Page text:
MPs: Ban former HBOS executives

THE EXECUTIVES who ran collapsed bank HBOS should be banned from working in the financial services industry for life, according to a damning report released today that lays bare “catastrophic failures” at the former lender.

The company’s decision to chase fast growth by making high-risk loans was “a manual for bad banking”, according to the cross-party Parliamentary Commission on Banking Standards, that lists a catalogue of management failings in the years before HBOS was rescued by Lloyds in September 2008.

The committee of MPs and peers urge regulators to ban former chief executives Andy Hornby and Sir James Crosby, as well as ex-chairman Lord Stevenson, from taking up prominent roles at UK financial institutions in the future.

“Those responsible for bank failures should be held more directly accountable for their actions and face sanction accordingly,” said committee chairman Andrew Tyrie MP.

The report claims that some parts of HBOS, formed in 2001 by the merger of Bank of Scotland and Halifax, were run in such an “incompetent and reckless” manner that they would have struggled in any market.

It says that the 2008 crisis did not directly cause the bank’s collapse but was “merely the catalyst” that exposed the bank’s dangerous lending practices – which were far more reckless than its rivals.

“As a home-grown banking failure in traditional banking, HBOS stands alone,” the report concludes.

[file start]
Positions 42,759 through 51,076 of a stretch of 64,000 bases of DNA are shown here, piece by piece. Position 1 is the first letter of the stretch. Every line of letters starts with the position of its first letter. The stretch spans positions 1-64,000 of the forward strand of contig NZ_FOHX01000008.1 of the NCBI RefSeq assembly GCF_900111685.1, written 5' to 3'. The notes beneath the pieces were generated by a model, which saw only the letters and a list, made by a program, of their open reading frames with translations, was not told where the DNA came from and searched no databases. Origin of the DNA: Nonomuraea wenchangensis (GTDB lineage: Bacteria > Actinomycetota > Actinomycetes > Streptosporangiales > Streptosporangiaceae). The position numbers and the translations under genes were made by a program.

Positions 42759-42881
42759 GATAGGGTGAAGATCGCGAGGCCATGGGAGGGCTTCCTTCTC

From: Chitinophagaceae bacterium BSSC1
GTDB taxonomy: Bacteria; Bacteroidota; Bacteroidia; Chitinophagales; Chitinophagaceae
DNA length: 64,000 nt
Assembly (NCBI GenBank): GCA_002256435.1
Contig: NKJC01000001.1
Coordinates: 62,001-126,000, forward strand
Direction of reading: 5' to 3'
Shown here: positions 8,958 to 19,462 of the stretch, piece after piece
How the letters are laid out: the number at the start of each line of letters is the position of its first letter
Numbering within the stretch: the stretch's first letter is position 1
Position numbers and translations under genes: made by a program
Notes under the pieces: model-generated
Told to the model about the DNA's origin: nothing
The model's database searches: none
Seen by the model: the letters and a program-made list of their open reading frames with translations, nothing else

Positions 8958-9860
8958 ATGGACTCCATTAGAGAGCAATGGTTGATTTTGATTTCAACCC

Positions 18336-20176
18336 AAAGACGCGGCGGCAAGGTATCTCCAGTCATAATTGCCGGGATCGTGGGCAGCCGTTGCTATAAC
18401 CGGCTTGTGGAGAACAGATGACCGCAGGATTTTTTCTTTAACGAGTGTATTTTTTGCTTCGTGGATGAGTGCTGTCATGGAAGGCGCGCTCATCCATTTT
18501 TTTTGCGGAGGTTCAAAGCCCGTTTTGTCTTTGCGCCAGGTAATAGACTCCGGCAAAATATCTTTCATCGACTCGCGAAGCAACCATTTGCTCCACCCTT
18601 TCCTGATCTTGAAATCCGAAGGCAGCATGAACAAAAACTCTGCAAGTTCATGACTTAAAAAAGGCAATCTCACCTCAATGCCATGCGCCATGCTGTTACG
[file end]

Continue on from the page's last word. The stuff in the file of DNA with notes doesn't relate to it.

Corporate governance standards in the run up to the crisis are described as “a model of self-delusion”, with the board powerless to influence decisions made by some individual executives.

The bank’s rapid transformation into a global lending giant meant senior managers, who were mainly from the retail business, had little expertise of the risks associated with the corporate and treasury businesses.

According to the committee this became a lethal cocktail when combined with a brash management culture that was underpinned by a belief that the bank’s growing market share “was due to a special set of skills which HBOS possessed and which its competitors lacked”.

As a result shareholders, taxpayers and the wider economy paid “a heavy price” for the board’s calamitous decision making, as the value of the firm’s loan book was hit by impairments totalling £47bn between 2008 and 2011.

Although the report attacks the Financial Services Authority’s “thoroughly inadequate” relationship with the bank, the watchdog comes off fairly lightly, with weak regulation cited as only partly to blame.

Only one former HBOS employee has been censured for their role in the collapse. Last September former corporate lending chief Peter Cummings was fined £500,000 and banned from the financial sector for life.

Former chief executive Hornby now runs gambling business Coral. Yesterday the company insisted he has the “complete backing” of the bookmaker’s board.

Stevenson and Crosby could not be reached for comment.

A Treasury spokesman said: “The failure of HBOS was a symptom of the financial crisis and the regulatory system in place at that time.”

It is understood the government will await the newly formed prudential regulation authority’s parallel HBOS investigation, due in the autumn, before deciding how to respond.